8. 8.  A type of cable that consists of two independently insulated wires twisted around one another. The use of two wires twisted together helps to reduce crosstalk and electromagnetic induction. While twisted-pair cable is used by older telephone networks and is the least expensive type of local-area network (LAN) cable, most networks contain some twisted-pair cabling at some point along the UTP CAT. 5E network. Other types of cables used for LANs include coaxial cables and fiber optic cables.
  9. 9.  Coaxial cabling is the primary type of cabling used by the cable television industry and is also widely used for computer networks, such as Ethernet. Although more expensive than standard telephone wire, it is much less susceptible to interference and can carry much more data. COAXIAL CABLE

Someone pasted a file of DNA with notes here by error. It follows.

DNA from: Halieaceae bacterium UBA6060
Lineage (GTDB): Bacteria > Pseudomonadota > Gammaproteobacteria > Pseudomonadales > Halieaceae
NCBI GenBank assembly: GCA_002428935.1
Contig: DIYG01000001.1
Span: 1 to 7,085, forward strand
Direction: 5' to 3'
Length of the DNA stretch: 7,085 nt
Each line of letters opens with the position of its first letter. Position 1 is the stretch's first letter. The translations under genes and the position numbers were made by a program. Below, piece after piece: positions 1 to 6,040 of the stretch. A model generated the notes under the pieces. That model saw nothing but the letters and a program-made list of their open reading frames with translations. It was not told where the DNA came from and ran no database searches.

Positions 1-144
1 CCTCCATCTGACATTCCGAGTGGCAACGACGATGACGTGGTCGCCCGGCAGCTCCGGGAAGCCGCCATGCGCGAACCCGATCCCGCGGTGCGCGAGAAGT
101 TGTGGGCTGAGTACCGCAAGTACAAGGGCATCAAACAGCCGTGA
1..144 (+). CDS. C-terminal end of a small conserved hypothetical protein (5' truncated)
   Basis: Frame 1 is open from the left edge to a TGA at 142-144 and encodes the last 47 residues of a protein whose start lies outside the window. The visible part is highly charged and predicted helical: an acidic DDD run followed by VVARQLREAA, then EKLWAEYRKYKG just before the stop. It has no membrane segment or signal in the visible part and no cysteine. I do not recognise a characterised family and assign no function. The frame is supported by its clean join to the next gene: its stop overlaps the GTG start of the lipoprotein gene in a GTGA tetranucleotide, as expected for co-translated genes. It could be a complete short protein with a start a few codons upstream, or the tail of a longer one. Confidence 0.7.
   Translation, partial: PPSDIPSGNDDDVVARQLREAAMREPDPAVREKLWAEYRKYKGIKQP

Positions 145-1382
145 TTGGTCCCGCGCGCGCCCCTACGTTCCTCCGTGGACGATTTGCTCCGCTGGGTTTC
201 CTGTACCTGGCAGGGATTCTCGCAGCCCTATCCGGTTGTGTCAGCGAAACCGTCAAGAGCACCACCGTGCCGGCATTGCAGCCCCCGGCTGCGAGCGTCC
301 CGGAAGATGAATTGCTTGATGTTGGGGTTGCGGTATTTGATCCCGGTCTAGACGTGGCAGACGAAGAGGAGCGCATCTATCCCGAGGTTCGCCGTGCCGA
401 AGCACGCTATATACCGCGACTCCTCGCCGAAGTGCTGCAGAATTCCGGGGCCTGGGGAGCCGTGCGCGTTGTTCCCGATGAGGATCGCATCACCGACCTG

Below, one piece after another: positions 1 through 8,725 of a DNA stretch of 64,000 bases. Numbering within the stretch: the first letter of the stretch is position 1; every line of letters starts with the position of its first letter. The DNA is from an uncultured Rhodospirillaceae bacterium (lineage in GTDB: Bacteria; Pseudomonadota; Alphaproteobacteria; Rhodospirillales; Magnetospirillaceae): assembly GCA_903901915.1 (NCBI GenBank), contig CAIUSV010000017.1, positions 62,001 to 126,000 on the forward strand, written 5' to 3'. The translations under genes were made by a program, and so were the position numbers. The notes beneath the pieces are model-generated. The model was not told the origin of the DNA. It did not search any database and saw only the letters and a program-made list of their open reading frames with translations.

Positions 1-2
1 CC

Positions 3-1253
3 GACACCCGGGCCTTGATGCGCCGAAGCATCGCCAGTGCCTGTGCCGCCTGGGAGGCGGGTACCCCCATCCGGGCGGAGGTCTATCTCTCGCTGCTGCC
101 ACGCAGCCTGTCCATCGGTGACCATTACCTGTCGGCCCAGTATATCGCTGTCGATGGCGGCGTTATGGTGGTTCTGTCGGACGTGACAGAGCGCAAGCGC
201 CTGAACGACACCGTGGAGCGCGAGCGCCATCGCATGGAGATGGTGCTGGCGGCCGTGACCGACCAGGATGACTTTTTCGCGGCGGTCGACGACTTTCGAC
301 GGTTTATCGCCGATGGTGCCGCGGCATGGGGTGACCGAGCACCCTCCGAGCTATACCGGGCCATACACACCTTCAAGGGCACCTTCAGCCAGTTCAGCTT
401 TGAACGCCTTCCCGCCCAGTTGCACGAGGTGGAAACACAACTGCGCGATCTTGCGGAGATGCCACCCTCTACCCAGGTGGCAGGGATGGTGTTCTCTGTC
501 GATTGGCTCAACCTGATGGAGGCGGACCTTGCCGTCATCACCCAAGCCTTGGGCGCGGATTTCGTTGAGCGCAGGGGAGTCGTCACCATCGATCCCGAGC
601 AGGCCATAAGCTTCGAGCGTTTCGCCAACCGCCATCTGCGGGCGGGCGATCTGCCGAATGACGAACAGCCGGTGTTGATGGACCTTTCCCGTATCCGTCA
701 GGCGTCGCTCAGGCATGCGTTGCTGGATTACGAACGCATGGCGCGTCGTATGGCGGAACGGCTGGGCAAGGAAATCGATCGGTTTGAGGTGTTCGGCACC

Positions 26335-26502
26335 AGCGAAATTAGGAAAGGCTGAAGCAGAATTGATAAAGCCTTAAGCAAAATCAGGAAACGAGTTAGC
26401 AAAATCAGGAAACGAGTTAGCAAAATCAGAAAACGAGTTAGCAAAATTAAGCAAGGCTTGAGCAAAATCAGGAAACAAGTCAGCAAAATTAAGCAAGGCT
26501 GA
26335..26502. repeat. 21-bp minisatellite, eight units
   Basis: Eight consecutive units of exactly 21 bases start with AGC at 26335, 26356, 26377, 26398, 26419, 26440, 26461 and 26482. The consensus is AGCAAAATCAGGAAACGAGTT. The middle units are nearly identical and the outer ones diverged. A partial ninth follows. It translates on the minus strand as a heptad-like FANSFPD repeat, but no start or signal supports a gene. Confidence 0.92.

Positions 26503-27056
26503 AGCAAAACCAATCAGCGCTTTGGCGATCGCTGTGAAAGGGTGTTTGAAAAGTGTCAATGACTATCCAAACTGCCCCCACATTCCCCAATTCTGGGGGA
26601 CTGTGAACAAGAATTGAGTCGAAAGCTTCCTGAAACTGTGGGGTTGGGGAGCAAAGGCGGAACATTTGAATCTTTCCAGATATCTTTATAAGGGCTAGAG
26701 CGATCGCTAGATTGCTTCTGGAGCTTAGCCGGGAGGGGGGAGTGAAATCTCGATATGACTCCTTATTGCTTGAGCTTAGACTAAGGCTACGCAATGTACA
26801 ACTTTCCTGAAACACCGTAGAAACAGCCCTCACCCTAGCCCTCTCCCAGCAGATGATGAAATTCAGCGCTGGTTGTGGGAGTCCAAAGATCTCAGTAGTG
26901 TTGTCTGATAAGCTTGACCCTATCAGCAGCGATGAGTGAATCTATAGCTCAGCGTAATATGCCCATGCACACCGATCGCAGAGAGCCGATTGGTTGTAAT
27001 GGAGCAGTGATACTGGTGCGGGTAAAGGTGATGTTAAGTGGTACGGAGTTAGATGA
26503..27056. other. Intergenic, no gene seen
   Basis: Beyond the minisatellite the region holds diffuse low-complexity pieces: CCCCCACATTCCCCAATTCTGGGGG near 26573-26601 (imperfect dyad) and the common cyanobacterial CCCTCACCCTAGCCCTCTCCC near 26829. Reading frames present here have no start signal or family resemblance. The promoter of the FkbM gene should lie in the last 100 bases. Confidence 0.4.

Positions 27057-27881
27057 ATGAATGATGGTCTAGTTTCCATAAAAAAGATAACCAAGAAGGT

10. 10.  Fiber optics is a particularly popular technology for local-area networks. In addition, telephone companies are steadily replacing traditional telephone lines with fiber optic cables. In FIBER-OPTIC CABLE the future, almost all communications will employ fiber optics
  11. 11.  Microwave communication is the transmission of signals via radio using a series of microwave towers. Microwave communication is known as a form of "line of sight" communication, because there must be nothing obstructing the transmission of data between these towers for MICROWAVE DATA signals to be properly sent TRANSMISSION and received.